Patient satisfaction. Patients are more educated, savvy, and – yes – more demanding than ever before. They have high expectations when it comes to their medical care. If a patient can’t get in to see a doctor in a timely manner, has to wait for hours in the local hospital ER, or is told that their elective surgery has to be rescheduled because there is no anesthesiologist available they quickly become dissatisfied. Patients in these situations are likely to vote with their feet and seek care elsewhere or, at minimum, share their tales of woe with friends and family members. Healthcare administrators interested in maintaining high patient satisfaction ratings as well as their fair share of the market should consider making locum tenens coverage part of an overall medical staff strategic plan.

Referring physician satisfaction. Like patients, referring physicians expect full-service, high-quality care for their patients. They want their radiology reports delivered in a timely manner and they want the comfort of knowing that if they need a cardiology consult at 3:00 a.m. on a Sunday morning that they can get it. Locum tenens coverage can solve access problems before they get out of hand.

Physician retention. With serious shortages in so many specialties, physicians are in the position to “just say no” if the demands of practice outweigh the rewards. Younger physicians in particular insist on reasonable schedules and enough time off to keep themselves from becoming exhausted and slipping into professional burnout. They want life balance which means not being on call every other night or every weekend. Providing your permanent physicians with locum tenens coverage on a regular basis so that they have time for rest and renewal is one tactic to retain the physicians you’ve worked so hard to recruit.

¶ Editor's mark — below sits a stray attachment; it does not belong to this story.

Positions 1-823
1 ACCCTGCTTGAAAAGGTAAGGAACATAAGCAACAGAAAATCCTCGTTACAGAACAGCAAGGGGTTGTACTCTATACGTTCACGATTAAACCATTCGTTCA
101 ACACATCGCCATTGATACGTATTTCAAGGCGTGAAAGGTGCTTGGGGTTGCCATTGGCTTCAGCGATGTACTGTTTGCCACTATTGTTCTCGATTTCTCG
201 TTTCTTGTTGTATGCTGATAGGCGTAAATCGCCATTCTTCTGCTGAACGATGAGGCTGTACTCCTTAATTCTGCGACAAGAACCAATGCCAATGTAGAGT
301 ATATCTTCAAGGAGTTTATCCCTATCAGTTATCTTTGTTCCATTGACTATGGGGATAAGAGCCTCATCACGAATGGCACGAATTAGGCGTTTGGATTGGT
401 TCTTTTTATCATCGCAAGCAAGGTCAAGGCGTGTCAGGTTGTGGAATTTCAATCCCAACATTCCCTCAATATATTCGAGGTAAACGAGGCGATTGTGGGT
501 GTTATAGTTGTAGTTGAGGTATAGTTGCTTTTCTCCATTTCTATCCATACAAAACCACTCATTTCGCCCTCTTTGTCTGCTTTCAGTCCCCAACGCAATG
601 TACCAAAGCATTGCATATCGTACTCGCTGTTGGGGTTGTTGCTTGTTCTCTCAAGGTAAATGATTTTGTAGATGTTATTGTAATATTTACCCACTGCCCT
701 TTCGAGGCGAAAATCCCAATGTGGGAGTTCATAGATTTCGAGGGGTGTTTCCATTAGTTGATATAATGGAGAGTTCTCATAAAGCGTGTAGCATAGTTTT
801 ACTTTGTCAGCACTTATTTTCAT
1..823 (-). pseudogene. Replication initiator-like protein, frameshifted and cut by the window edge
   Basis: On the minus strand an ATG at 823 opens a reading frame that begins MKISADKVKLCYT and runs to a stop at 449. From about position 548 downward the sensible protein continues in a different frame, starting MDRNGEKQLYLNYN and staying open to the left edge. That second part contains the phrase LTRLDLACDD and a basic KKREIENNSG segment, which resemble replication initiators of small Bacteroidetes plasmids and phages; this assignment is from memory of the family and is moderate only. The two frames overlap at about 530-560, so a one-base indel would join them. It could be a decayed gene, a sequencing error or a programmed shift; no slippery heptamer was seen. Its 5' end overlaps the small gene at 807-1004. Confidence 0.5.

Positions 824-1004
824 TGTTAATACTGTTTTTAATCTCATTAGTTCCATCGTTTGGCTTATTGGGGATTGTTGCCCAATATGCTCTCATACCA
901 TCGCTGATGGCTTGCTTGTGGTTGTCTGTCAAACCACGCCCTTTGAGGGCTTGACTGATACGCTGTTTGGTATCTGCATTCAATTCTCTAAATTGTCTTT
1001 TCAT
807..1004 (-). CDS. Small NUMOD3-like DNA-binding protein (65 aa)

Astute hospital and clinic administrators now realize that retaining the physicians they have should be the highest priority if they don’t want to spend half their time looking for new doctors year after year. Making sure that your busiest doctors get several weeks off each year by using locum tenens physicians may be the best investment you can make in terms of retention. Exhausted, overwhelmed, burned out physicians tend to be unhappy, make those who work around them equally unhappy, and may not have the level of resilience required to provide the highest quality care.

Other “non-money” benefits of maintaining full physician coverage include the ability to stay in compliance with managed care and other third-party agreements, fewer scheduling upsets, and less stress on front-line office staff (yes, constantly saying ‘no’ to patients in need is stressful).

Recruitment Costs